“If they can then defer purchase of a vehicle or sell off a vehicle, there can be tremendous savings that can help stabilize a family,” McNeill says.
Some of the cars will go into South L.A., where McNeill works. It’s a part of town where almost everybody rents—around 85 percent, she says. A family of four there earns $25,000 a year, half the city’s median income. The car-share program will also focus on Westlake, Pico-Union, Boyle Heights, and Koreatown, areas home to large numbers of new immigrants. Many people in all these neighborhoods work in garments, restaurants, or construction, all areas highly vulnerable to wage theft and sub-minimum wage compensation. Healthy food and park space are limited but rates of asthma and cancer are extremely high.
Those challenges made the neighborhoods ideal candidates for CARB’s grant funding, composed of revenue from large-scale emitters buying carbon allowances from the state. California Senate President Pro Tempore Kevin de León, who represents L.A., authored a bill that designates cap-and-trade funds for neighborhoods disproportionately harmed by climate change and poor environmental quality. In a speech on July 24, de León praised policies that “democratize” climate change progress; “all individuals deserve access to electrical vehicles,” he said.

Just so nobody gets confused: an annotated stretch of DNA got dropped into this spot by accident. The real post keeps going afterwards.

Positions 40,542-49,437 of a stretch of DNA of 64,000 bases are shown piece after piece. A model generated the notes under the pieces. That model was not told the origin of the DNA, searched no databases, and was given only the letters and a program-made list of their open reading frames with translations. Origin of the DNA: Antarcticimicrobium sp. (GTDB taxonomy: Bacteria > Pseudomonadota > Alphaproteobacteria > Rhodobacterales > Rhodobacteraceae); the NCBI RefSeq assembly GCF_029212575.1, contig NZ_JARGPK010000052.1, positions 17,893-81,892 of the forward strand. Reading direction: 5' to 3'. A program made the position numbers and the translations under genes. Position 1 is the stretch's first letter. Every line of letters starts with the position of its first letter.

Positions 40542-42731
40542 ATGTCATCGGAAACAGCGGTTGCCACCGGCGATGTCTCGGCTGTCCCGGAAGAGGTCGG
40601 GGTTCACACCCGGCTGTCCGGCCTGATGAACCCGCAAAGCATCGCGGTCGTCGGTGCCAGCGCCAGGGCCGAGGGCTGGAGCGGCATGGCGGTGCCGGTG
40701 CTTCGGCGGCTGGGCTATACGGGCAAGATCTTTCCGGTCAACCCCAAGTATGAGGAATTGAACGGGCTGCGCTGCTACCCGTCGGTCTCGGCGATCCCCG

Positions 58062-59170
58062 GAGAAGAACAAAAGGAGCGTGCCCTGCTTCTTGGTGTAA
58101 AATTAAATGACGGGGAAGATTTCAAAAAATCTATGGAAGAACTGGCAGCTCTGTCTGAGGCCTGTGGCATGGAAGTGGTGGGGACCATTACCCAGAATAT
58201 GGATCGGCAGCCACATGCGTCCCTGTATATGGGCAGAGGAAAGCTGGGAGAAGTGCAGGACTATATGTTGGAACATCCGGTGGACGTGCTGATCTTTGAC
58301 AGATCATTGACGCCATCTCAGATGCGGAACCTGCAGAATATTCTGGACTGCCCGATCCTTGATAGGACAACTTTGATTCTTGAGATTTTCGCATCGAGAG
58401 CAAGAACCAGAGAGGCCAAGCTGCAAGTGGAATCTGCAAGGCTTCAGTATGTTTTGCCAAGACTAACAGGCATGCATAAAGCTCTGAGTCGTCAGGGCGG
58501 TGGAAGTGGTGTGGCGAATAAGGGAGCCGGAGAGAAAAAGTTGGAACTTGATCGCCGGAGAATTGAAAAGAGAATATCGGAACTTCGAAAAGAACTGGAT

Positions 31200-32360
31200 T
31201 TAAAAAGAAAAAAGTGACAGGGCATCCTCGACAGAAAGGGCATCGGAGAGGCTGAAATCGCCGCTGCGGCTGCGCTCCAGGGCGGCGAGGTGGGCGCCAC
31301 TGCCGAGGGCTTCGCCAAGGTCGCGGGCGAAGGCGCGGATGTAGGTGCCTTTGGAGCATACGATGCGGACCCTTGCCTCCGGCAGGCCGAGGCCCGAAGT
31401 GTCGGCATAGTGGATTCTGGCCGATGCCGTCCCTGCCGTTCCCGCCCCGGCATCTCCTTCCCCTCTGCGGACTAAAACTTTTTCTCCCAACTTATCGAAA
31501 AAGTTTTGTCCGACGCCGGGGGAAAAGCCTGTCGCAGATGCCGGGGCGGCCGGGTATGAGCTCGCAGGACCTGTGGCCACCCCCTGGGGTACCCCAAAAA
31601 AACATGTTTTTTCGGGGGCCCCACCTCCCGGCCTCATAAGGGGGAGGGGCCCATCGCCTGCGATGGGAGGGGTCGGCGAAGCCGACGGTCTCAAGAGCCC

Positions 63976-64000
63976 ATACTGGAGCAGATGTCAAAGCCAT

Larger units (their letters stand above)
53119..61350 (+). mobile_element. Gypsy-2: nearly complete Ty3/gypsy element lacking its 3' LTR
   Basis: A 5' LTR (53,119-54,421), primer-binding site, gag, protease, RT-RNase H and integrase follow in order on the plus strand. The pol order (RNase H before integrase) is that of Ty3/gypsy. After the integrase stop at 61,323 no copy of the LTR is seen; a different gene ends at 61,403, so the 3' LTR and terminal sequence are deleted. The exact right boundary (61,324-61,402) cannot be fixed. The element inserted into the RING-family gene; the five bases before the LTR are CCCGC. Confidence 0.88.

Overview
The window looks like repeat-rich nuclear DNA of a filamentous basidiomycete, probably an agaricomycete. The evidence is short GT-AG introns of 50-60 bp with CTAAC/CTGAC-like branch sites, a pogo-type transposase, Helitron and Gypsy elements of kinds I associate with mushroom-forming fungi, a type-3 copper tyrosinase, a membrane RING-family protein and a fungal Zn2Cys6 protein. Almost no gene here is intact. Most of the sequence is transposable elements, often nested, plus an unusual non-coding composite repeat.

Community groups like T.R.U.S.T. South L.A. will play a key role in shaping the on-the-ground details of the car-sharing setup, says McNeill, because local knowledge will be vital to the program’s success. Unlike wealthier neighborhoods where car-sharing has already thrived, the new program operator can’t assume everyone in the target area has a bank account, or a cell phone, or an internet connection. That’s quite a departure from the typical car-share system, where users sign up online and locate and book cars on their phones. The program might need to include a call center to help people reserve cars, for instance, but operators there had better speak more languages than English.
That grassroots participation also can be attractive to car-share companies because it helps them ease into a new market, says Feigon. “Part of what I think makes it interesting to the operators is that these community groups will be involved, so they’ll have support,” she says. “From the company’s point of view, it’s all about utilization: if the cars are used in the right numbers then it works for these companies.”
California has set ambitious greenhouse gas reduction goals—like putting 1.5 million EVs on the road by 2025—and achieving that requires mass participation, says CARB spokesperson David Clegern. “We need the help of everyone and we don’t want to leave anyone out of the benefits of this program,” he says. “[This pilot] gets the technology out there to an audience that might not ordinarily be exposed to it.”